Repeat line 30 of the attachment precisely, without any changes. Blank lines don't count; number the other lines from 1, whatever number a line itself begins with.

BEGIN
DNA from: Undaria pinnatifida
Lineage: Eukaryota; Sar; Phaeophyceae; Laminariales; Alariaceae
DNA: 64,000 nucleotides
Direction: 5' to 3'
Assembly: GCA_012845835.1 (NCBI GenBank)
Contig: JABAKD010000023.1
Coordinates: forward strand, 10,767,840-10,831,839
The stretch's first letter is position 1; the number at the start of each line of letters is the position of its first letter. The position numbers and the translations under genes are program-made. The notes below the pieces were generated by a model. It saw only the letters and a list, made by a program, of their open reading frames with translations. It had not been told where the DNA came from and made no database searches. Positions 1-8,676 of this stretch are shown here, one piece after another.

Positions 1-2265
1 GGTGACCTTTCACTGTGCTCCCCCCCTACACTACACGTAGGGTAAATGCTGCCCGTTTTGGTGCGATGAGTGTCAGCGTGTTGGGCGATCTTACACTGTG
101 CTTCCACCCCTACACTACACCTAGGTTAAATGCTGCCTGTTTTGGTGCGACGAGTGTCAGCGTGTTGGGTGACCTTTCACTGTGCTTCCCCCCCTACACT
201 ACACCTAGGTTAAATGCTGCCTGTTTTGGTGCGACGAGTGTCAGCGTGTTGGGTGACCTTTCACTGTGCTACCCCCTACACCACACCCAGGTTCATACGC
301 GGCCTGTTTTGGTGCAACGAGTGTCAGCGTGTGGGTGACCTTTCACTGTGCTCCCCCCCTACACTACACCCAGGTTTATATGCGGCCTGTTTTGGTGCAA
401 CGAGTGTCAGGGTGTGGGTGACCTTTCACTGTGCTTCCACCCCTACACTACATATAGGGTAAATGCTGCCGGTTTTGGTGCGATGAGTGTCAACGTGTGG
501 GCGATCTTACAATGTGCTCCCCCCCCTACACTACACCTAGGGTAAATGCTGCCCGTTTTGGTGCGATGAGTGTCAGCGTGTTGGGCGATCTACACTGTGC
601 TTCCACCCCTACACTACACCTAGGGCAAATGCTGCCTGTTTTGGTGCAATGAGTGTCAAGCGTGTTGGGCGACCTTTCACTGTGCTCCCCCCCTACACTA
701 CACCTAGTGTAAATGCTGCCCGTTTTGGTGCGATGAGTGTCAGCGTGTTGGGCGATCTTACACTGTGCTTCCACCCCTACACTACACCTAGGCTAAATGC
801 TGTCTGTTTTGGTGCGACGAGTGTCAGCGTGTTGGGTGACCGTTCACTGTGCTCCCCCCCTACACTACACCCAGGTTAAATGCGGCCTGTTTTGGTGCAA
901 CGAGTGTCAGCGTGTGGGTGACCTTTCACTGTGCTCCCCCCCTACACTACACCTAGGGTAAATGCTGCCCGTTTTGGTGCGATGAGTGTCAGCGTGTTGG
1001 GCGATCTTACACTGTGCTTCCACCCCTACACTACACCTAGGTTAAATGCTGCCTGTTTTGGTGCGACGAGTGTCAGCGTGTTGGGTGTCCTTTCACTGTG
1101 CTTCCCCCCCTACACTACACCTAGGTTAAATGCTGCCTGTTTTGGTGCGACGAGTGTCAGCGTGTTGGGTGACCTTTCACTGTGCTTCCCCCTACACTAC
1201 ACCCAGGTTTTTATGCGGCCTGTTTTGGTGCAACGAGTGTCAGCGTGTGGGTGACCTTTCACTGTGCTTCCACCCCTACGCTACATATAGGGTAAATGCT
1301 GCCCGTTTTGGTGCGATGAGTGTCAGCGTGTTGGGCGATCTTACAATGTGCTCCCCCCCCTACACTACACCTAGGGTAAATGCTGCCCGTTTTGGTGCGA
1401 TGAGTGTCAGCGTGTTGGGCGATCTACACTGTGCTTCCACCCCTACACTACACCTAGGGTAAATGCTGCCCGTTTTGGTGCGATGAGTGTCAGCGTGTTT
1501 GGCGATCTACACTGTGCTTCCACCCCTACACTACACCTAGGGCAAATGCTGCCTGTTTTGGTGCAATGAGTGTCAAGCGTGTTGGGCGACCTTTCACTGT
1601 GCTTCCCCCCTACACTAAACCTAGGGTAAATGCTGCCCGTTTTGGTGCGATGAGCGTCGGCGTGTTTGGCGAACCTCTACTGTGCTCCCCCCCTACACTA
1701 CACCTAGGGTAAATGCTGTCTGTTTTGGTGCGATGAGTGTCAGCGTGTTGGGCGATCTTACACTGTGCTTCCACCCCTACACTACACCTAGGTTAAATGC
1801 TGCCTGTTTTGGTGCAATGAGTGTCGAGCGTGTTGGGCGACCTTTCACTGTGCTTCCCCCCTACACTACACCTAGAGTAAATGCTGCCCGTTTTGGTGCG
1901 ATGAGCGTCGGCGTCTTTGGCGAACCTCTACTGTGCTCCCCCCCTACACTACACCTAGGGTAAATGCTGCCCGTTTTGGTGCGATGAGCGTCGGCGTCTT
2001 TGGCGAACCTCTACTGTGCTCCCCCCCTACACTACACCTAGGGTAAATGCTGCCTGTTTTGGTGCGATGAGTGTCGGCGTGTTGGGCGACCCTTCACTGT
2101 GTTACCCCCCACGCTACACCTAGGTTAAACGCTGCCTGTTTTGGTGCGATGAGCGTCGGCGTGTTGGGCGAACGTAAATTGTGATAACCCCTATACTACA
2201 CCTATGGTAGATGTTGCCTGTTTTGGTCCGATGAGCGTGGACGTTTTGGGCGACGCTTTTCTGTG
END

2001 TGGCGAACCTCTACTGTGCTCCCCCCCTACACTACACCTAGGGTAAATGCTGCCTGTTTTGGTGCGATGAGTGTCGGCGTGTTGGGCGACCCTTCACTGT